Unit 4 Lesson Outcomes

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Unit 4 Lesson Summaries

Here are the summaries for each lesson in unit 4. Reviewing these key points from each lesson will help you in your preparation for the exam.

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Lesson 21 Recap
  • Creating scatterplots of bivariate data allows us to visualize the data by helping us understand its shape (linear or nonlinear), direction (positive, negative, or neither), and strength (strong, moderate, or weak).

  • The correlation coefficient (\(r\)) is a number between \(-1\) and \(1\) that tells us the direction and strength of the linear association between two variables. A positive \(r\) corresponds to a positive association while a negative \(r\) corresponds to a negative association. A value of \(r\) closer to \(-1\) or \(1\) indicates a stronger association than a value of \(r\) closer to zero.

Lesson 22 Recap
  • In statistics, we write the linear regression equation as \(\hat Y=b_0+b_1X\) where \(b_0\) is the Y-intercept of the line and \(b_1\) is the slope of the line. The values of \(b_0\) and \(b_1\) are calculated using software.

  • Linear regression allows us to predict values of \(Y\) for a given \(X\). This is done by first calculating the coefficients \(b_0\) and \(b_1\) and then plugging in the desired value of \(X\) and solving for \(Y\).

  • The independent (or explanatory) variable (\(X\)) is the variable which is not affected by what happens to the other variable. The dependent (or response) variable (\(Y\)) is the variable which is affected by what happens to the other variable. For example, in the correlation between number of powerboats and number of manatee deaths, the number of deaths is affected by the number of powerboats in the water, but not the other way around. So, we would assign \(X\) to represent the number of powerboats and \(Y\) to represent the number of manatee deaths.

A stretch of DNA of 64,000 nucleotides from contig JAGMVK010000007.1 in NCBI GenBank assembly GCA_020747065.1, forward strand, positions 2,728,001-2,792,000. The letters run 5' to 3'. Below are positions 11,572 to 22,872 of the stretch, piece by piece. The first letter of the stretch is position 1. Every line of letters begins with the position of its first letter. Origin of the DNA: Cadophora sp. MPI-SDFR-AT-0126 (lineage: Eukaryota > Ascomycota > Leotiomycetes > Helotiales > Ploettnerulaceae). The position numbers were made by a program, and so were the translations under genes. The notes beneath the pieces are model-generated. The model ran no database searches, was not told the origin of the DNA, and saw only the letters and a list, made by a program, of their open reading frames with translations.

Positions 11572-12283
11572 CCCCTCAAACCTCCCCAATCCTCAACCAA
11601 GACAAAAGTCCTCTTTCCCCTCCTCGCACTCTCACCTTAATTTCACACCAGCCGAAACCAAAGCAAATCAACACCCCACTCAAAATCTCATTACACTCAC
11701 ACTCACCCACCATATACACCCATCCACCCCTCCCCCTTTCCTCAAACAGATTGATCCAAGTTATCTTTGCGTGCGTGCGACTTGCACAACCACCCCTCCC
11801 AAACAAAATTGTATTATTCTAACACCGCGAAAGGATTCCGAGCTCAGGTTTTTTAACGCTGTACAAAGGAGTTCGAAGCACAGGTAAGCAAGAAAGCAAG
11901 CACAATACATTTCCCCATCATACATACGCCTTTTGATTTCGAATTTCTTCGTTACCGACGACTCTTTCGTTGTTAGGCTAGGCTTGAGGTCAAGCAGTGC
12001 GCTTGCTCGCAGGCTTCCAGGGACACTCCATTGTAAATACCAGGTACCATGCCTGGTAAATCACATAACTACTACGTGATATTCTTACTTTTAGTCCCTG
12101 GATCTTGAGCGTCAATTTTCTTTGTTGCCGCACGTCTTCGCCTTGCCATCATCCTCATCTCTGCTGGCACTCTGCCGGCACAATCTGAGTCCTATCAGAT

Lesson 23 Recap
  • The unknown true linear regression line is \(Y=\beta_0+\beta_1X\) where \(\beta_0\) is the true y-intercept of the line and \(\beta_1\) is the true slope of the line.

  • A residual is the difference between the observed value of \(Y\) for a given \(X\) and the predicted value of \(Y\) on the regression line for the same \(X\). It can be expressed as: \[ Residual = Y - \hat Y = Y - (b_0 + b_1 X) \]

  • To check all the requirements for bivariate inference you will need to create a scatterplot of \(X\) and \(Y\), a residual plot, and a histogram of the residuals.

  • We conduct a hypothesis test on bivariate data to know if there is a linear relationship between the two variables. To determine this, we test the slope (\(\beta_1\)) on whether or not it equals zero. The appropriate hypotheses for this test are: \[ \begin{array}{1cl} H_0: & \beta_1=0 \\ H_a: & \beta_1\ne0 \end{array} \]

  • For bivariate inference we use software to calculate the sample coefficients, residuals, test statistic, \(P\)-value, and confidence intervals of the true linear regression coefficients.

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